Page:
Friday, October 16, 2009

Rabett Reprises

In honor of something or other having to do with climate blogging on October 16, Eli is pleased to reprise J. Willard Rabett's laws to guide climate change policy makers

1. Adaptation responds to current losses.
2. Mitigation responds to future losses
3. Adaptation plus future costs is more expensive than mitigation,
4. Adaptation without mitigation drives procrastination penalties to infinity.

With regard to efficient, elegant and economical climate change policies, the Bunny recommends picking one.


LisaMM said...

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Anonymous said...

Eli Rabett's words are SO clever that I sometimes have trouble understanding him. Really.

Nevada Ned

Anonymous said...

can't find an email address anywhere on your site.

Looks like the spam filter is working...

T. Greer said...

You said the same thing on my blog once, but I do not think you ever stooped by to see if I responded. My words in response to yours was this:

The points in the guide are absurd, IMO.

"Adaptation responds to current losses."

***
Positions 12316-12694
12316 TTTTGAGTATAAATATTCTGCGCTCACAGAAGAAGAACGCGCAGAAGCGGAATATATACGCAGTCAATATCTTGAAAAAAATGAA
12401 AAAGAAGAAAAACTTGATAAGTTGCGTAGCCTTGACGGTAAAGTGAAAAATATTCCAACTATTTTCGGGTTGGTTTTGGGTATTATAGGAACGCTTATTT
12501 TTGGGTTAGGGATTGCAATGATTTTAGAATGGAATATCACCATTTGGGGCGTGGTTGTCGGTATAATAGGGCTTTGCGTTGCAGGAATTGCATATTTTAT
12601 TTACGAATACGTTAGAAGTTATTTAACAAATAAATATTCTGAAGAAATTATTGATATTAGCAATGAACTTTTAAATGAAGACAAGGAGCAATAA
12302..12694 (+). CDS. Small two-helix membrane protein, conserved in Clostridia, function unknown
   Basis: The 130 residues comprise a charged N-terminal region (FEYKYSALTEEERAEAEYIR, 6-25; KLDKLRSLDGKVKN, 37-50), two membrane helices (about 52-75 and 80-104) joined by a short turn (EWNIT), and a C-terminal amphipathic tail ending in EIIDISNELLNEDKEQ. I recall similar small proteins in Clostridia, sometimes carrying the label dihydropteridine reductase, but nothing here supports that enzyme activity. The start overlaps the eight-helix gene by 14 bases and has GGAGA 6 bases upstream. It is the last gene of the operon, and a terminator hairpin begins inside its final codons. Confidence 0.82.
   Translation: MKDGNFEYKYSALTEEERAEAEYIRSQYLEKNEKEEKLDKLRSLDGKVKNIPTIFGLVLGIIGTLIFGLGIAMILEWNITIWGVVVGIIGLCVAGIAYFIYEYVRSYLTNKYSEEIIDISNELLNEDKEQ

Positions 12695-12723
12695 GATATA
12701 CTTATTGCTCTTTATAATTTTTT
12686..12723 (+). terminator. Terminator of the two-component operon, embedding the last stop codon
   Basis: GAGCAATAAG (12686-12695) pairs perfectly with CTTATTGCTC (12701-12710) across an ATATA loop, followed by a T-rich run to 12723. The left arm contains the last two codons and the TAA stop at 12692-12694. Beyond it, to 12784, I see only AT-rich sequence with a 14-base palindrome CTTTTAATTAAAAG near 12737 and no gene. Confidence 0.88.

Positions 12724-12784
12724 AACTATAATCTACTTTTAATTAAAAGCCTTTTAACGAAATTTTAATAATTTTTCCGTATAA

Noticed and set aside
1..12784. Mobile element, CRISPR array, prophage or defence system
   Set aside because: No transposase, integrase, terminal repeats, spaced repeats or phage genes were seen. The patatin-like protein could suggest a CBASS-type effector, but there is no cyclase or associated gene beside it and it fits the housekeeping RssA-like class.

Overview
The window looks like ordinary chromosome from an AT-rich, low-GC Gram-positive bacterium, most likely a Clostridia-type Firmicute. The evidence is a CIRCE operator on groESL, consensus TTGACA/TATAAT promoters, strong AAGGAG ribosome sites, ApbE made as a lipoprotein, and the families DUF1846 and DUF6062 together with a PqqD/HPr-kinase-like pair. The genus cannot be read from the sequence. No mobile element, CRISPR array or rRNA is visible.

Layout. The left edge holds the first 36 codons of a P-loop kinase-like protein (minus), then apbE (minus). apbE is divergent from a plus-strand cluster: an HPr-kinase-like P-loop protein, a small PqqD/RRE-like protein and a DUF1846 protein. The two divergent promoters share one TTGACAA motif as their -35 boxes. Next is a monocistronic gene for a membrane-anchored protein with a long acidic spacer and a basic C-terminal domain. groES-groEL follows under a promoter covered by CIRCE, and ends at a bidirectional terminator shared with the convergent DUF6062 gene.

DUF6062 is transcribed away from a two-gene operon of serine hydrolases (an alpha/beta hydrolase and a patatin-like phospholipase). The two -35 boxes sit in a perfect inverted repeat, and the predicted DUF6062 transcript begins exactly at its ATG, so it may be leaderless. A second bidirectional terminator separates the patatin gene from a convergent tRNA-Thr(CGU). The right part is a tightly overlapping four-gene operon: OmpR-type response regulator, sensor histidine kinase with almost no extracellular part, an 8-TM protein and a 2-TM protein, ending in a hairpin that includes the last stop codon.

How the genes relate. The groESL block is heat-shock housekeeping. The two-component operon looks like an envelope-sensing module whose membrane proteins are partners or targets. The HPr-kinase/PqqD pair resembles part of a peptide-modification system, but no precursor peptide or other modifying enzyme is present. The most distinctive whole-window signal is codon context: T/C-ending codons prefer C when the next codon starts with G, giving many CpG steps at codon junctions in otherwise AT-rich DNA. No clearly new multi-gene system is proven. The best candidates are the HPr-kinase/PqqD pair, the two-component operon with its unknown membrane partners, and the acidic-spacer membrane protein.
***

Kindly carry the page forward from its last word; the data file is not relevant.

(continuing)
Only if policy makers are extremely short-sided. Adaptation to things that has happened is necessary, yes. Even more so is adaptation to events we predict shall happen. It is awful hard to build a flood wall to protect an area that is already submerged.

"Mitigation responds to future losses"

This is true. It also means that mitigation is much less efficient than adaptation as a policy choice, which can successfully do both.

This rule also comes with its own corollary: Responding to future losses moves the cost of loss to the present.

Thus instead of writing:

"Adaptation plus future costs is more expensive than mitigation"

You should state:

"Current loss plus mitigation (future loss moved to the present) is more expensive than adaptation."

Or perhaps, "Adaptation removes current loss and reduces the cost of future loss, making it cheaper than mitigation, which only does one."

Also ignored in this discussion are two related factors: 'sunk' effects of climate change, which mitigation can do nothing about, and the diminishing number of resources a region has left to use for adaptation purposes as it spends larger and larger amounts of its wealth on mitigation.

EliRabett said...

Sorry T. that is the silliest thing Eli read this week.

Adaptation responds to the current situation, as in Hey we had a flood, better strengthen the levees. Hey we got earthquakes here, better strengthen the building codes, and need Eli mention New Orleans.

No need to continue.